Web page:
Vintage car racing season ends suddenly in Kent for Seattle driver

Jim Bushnell enjoyed racing his vintage Porsche and returned in late April to Pacific Raceways in Kent to open the 2022 season.

But during his qualifying race on Saturday morning, April 23 at the track, Bushnell, 63, of Seattle, died in a fatal crash. He died from multiple blunt force injuries, according to the King County Medical Examiner’s Office, which ruled his death an accident.

Bushnell’s Porsche reportedly collided with another car, left the track and rolled over, according to the King County Medical Examiner’s Office. He died at the scene.

Pacific Raceways President Jason Fiorito and General Manager John Ramsey did not respond to several emails from the Kent Reporter for comment about the fatal crash. The track did not post anything about Bushnell or the crash on its website or Facebook page.

Pacific Raceways, which opened in 1960, is at 31001 144th Ave. SE, in unincorporated King County but has a Kent address. The track’s opening weekend was April 22-24.

The King County Sheriff’s Office reported that the crash occurred at about 10:15 a.m. April 23. A Sheriff’s Office spokesperson referred questions about the crash to Pacific Raceways officials. KIRO-TV reported April 23 that a man had died in a rollover crash at the track.

Bushnell was a member of the Society Of Vintage Racing Enthusiasts, a Seattle based nonprofit racing organization with members throughout Washington, Oregon, California, Idaho, Montana and British Columbia who are owners and admirers of older sports cars. The April race on the 2.25-mile track in Kent was its first of the 2022 season.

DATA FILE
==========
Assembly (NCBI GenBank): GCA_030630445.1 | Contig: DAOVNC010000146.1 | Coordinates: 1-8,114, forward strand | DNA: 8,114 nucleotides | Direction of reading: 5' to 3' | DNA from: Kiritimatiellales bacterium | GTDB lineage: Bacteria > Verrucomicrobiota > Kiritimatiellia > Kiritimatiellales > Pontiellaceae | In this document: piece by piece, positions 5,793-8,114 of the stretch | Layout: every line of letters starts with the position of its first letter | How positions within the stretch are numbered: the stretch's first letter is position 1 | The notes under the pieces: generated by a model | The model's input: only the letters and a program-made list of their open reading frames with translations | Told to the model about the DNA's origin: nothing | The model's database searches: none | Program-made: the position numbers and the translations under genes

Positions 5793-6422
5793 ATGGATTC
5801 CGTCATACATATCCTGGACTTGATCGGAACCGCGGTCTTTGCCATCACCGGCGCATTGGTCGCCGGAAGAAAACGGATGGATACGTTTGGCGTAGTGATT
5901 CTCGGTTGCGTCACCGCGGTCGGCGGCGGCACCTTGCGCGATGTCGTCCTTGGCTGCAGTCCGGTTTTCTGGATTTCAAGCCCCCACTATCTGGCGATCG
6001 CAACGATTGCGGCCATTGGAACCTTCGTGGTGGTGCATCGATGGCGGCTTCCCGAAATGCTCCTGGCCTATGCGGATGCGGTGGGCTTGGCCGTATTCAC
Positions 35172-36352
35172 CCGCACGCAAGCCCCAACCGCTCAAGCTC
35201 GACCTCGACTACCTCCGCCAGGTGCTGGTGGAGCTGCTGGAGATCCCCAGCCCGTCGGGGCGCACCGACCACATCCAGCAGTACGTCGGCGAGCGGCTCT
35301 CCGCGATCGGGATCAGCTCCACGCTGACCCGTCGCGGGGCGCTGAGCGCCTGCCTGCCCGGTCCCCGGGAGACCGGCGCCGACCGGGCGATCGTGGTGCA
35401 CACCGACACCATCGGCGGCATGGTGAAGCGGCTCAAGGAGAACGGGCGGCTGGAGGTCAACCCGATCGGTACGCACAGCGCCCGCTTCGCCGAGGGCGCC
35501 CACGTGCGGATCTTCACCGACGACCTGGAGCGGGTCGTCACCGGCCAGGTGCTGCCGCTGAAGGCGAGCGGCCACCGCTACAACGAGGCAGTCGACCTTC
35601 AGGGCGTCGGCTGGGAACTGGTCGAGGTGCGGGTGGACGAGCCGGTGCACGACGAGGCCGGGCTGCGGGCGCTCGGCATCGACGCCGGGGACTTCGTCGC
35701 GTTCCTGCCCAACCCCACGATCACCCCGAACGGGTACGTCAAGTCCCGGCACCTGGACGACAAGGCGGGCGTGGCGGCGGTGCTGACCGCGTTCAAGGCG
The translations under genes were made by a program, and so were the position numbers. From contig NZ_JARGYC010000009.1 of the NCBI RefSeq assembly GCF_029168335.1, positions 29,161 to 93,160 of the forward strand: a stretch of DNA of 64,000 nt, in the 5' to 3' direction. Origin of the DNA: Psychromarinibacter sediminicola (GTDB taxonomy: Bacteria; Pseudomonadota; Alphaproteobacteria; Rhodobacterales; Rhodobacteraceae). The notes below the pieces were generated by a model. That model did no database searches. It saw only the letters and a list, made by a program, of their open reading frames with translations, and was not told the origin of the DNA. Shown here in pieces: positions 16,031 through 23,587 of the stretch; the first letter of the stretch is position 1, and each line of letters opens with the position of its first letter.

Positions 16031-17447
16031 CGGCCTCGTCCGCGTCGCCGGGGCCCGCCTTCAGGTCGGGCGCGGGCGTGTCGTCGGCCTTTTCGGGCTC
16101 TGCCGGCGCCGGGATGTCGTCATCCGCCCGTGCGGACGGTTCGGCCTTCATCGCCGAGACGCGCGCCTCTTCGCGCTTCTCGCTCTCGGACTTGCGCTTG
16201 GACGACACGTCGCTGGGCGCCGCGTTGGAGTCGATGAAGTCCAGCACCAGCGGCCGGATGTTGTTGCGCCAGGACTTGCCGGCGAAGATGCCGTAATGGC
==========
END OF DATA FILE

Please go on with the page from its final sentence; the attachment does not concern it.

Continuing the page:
Bushnell grew up in Olympia and went to Olympia High School, according to his Facebook page. He was a member of University Unitarian Church in Seattle.

“We are deeply saddened to report the tragic death on April 23 of Jim Bushnell in a race car accident at Pacific Raceways in Kent,” the church posted April 28 on its website. “Jim was a former treasurer and board president at UUC in the early 2000s.”

Bushnell and his husband, Ray Gruenewald, were also active in the Eliot Institute at Seabeck on the Hood Canal for many years, according to the church’s post. The church holds numerous camps at the site.

The family plans to have a memorial service for Bushnell at the University Unitarian Church in June or July.

“We extend heartfelt sympathies to Ray and to their families,” according to the church’s statement.

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Article Source: Kent Reporter